Still suffering from a serious stomach wound, Abed said he initially collapsed when he got out of his hospital bed and tried to leave. He then waited outside for hours as troops allowed the departing people to pass five at a time, arresting some and making them strip to their underwear, he said. He eventually walked for miles until he reached the border town of Rafah, where he was admitted to a hospital. As he lay there in bed, he gasped in pain from his wound as he spoke.

Overnight, one of Nasser Hospital’s wards was hit by an attack, killing one patient and injuring six others, Dr. Khaled Alserr, one of the remaining surgeons there, told the AP.

Video showed doctors rushing to move patients through a hallway filled with smoke or dust, while in a dark room a wounded man screamed in pain as gunfire echoed outside.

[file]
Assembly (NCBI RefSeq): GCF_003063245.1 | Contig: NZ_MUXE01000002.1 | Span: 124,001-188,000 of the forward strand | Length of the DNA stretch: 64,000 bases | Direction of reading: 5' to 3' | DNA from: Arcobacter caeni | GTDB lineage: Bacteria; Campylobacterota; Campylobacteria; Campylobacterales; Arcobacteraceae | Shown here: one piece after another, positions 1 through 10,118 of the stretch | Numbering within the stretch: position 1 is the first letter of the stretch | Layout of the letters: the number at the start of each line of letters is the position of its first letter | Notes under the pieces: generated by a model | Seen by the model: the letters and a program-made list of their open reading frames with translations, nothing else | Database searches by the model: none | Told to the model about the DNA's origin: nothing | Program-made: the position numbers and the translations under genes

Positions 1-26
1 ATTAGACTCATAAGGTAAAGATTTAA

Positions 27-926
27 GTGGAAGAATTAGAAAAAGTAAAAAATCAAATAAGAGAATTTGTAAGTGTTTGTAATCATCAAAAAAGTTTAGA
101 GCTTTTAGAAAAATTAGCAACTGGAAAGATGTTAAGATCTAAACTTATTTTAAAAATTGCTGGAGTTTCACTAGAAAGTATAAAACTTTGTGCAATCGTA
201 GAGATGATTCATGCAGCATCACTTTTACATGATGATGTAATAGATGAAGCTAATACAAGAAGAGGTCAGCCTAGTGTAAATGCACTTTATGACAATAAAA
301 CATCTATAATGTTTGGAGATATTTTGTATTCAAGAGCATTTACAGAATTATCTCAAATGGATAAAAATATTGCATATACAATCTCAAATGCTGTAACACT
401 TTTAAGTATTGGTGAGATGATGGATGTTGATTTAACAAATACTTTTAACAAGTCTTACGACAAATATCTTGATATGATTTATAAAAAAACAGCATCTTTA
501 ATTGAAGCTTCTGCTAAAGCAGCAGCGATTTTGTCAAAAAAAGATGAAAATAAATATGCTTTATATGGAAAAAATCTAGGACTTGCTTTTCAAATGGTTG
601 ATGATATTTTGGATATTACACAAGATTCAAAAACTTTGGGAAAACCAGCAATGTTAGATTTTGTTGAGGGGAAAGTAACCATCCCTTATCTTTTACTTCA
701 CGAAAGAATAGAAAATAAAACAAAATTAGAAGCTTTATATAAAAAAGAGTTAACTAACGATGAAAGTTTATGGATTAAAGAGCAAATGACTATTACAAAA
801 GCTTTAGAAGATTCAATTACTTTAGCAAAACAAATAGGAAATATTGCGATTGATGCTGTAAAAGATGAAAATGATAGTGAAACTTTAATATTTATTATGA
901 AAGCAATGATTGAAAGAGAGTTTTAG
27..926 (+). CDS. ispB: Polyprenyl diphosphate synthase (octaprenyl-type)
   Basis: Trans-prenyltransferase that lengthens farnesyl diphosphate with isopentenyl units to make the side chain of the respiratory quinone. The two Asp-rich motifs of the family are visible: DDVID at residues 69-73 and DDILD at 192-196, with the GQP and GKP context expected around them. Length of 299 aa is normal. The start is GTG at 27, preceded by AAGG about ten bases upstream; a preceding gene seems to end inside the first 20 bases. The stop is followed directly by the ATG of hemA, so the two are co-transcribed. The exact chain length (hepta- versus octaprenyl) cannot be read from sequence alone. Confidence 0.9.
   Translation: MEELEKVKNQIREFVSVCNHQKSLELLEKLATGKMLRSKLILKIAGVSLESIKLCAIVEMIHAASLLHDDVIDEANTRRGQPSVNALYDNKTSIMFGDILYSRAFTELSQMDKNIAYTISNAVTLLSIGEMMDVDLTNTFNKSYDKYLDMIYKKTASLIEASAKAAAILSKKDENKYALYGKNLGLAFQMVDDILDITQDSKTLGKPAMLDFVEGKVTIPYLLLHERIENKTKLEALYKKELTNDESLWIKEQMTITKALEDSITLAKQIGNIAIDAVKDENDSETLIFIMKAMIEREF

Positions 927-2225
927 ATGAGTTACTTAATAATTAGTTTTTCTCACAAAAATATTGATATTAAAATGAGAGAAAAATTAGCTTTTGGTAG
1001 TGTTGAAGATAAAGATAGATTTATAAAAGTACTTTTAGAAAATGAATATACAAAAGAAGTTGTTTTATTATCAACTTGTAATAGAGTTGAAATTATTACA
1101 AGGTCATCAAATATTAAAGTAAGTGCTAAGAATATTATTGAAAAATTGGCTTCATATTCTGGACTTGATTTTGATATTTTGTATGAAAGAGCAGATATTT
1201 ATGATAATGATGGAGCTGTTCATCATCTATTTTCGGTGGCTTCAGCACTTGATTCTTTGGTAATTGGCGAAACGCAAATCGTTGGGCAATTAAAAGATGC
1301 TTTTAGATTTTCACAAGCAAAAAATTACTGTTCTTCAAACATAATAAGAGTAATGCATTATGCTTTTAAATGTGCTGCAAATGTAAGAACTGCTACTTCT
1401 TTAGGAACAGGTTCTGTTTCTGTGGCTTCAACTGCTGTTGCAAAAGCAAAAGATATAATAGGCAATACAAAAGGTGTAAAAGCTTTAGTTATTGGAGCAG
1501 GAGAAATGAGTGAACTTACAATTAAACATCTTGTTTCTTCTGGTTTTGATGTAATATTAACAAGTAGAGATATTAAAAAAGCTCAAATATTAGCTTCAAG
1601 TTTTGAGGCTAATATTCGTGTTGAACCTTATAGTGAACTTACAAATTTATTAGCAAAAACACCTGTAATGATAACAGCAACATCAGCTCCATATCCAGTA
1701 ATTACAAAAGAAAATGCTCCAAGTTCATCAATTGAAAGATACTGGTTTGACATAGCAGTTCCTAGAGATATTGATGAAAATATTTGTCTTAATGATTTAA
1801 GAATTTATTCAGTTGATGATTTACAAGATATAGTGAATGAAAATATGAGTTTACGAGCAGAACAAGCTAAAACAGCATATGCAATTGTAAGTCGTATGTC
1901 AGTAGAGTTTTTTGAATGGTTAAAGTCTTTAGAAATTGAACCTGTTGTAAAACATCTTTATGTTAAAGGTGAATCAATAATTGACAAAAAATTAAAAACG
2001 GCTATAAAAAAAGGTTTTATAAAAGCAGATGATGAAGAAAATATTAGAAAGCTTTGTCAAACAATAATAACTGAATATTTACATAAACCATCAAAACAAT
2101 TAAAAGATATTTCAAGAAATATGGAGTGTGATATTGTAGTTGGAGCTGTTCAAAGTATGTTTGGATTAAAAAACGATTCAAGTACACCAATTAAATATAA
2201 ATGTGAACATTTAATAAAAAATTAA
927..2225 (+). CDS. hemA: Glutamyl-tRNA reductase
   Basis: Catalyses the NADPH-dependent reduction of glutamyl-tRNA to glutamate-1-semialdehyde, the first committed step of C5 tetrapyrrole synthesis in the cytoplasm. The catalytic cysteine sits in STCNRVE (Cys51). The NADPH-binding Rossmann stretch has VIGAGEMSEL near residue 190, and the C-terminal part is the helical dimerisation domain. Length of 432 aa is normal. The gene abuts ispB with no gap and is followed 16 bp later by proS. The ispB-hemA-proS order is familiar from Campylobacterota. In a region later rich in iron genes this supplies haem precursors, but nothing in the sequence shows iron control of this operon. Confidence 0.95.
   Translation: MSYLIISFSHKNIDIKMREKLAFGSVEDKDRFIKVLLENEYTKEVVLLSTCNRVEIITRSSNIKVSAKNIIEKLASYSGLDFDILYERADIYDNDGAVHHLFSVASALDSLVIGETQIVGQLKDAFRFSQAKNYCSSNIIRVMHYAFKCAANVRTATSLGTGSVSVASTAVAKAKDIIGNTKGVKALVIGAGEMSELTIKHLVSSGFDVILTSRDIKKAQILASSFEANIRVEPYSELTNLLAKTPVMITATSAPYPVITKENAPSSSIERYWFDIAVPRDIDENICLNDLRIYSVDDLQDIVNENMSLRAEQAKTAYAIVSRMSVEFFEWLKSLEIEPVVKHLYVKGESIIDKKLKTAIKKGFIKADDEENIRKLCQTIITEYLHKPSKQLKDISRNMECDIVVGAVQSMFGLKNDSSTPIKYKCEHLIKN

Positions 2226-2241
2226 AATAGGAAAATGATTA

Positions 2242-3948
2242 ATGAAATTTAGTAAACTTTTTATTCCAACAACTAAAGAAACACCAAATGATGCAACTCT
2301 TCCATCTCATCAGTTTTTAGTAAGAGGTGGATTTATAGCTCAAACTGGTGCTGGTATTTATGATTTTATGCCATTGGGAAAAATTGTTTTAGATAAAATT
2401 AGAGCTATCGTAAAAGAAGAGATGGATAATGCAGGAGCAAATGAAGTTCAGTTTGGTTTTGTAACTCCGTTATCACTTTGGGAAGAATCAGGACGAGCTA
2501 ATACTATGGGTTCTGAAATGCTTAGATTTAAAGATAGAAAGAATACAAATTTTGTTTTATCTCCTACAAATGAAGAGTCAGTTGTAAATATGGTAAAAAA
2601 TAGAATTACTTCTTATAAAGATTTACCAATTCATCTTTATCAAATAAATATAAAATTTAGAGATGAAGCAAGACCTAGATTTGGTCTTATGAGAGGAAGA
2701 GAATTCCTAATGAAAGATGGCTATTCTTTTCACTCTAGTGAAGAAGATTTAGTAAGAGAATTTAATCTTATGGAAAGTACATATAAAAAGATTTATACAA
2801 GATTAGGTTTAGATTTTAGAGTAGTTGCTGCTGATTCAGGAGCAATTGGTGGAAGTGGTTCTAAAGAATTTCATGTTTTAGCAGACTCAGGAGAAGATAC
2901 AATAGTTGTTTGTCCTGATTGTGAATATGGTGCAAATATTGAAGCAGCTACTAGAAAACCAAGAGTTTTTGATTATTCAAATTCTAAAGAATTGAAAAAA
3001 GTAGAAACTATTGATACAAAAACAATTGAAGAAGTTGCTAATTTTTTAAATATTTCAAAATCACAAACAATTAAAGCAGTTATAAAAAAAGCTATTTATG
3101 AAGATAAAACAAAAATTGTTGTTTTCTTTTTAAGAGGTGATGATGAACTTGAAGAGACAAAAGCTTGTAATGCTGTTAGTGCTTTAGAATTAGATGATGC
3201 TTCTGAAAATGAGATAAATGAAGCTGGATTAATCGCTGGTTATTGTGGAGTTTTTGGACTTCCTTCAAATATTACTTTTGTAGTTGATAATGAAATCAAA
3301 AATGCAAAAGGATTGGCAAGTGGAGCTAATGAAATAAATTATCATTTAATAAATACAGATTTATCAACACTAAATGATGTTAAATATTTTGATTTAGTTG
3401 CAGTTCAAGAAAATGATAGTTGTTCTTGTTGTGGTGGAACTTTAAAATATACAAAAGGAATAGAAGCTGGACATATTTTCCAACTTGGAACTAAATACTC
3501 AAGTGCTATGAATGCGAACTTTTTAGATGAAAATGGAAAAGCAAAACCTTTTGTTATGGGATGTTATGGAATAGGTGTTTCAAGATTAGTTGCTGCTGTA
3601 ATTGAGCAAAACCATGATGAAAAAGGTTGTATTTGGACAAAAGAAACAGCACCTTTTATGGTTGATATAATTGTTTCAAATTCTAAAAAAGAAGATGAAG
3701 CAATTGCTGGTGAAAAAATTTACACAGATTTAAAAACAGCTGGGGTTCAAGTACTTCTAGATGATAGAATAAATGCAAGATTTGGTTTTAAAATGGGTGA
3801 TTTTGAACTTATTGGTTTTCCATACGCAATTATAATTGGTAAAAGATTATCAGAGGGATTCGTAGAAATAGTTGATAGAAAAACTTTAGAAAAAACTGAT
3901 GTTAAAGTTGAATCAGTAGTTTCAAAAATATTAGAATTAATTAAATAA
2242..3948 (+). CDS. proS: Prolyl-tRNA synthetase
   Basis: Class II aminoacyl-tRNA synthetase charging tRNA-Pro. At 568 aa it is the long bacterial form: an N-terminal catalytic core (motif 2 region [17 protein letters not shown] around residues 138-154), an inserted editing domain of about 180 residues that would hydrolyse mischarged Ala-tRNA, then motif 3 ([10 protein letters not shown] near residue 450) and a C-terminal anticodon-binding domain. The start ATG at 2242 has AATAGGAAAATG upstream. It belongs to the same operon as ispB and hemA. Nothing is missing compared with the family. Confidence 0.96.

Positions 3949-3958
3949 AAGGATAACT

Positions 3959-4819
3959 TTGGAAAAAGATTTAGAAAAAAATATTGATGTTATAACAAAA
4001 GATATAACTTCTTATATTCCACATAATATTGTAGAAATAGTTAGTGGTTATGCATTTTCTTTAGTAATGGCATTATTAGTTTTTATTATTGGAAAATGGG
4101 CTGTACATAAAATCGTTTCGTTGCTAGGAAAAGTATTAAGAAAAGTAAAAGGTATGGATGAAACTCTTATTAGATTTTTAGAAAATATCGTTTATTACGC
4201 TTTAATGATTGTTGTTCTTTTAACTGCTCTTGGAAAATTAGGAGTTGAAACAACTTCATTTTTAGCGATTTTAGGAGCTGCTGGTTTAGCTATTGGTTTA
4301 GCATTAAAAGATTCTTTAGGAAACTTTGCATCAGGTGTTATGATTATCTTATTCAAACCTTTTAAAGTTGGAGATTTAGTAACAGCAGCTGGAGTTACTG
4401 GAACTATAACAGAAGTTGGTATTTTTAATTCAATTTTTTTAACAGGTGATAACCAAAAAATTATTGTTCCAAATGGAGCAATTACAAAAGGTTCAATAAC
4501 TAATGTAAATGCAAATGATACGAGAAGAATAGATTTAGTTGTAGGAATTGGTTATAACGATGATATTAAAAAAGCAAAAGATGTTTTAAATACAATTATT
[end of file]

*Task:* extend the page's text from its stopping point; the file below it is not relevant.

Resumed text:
“The situation is escalating every hour and every minute,” Alserr said.

The international aid group Doctors Without Borders, also known by its French-language acronym Médecins Sans Frontières, said its staff had to flee the hospital on Thursday, leaving patients behind, and that one staffer was detained at an Israeli checkpoint just outside the facility.

Hours after the troops entered the hospital, military spokesman Hagari said they were still conducting searches. He said dozens of militants were arrested from the hospital grounds, including three who took part in the October 7 attack. He also said that troops found grenades and mortar shells, and that Israeli radar determined that militants fired mortars from the hospital grounds a month ago.


The war began when Hamas militants left Gaza on October 7 and attacked several Israeli communities, killing around 1,200 people. another 250 taken hostage. During a week-long ceasefire, more than a hundred prisoners were released in exchange for 240 Palestinian prisoners.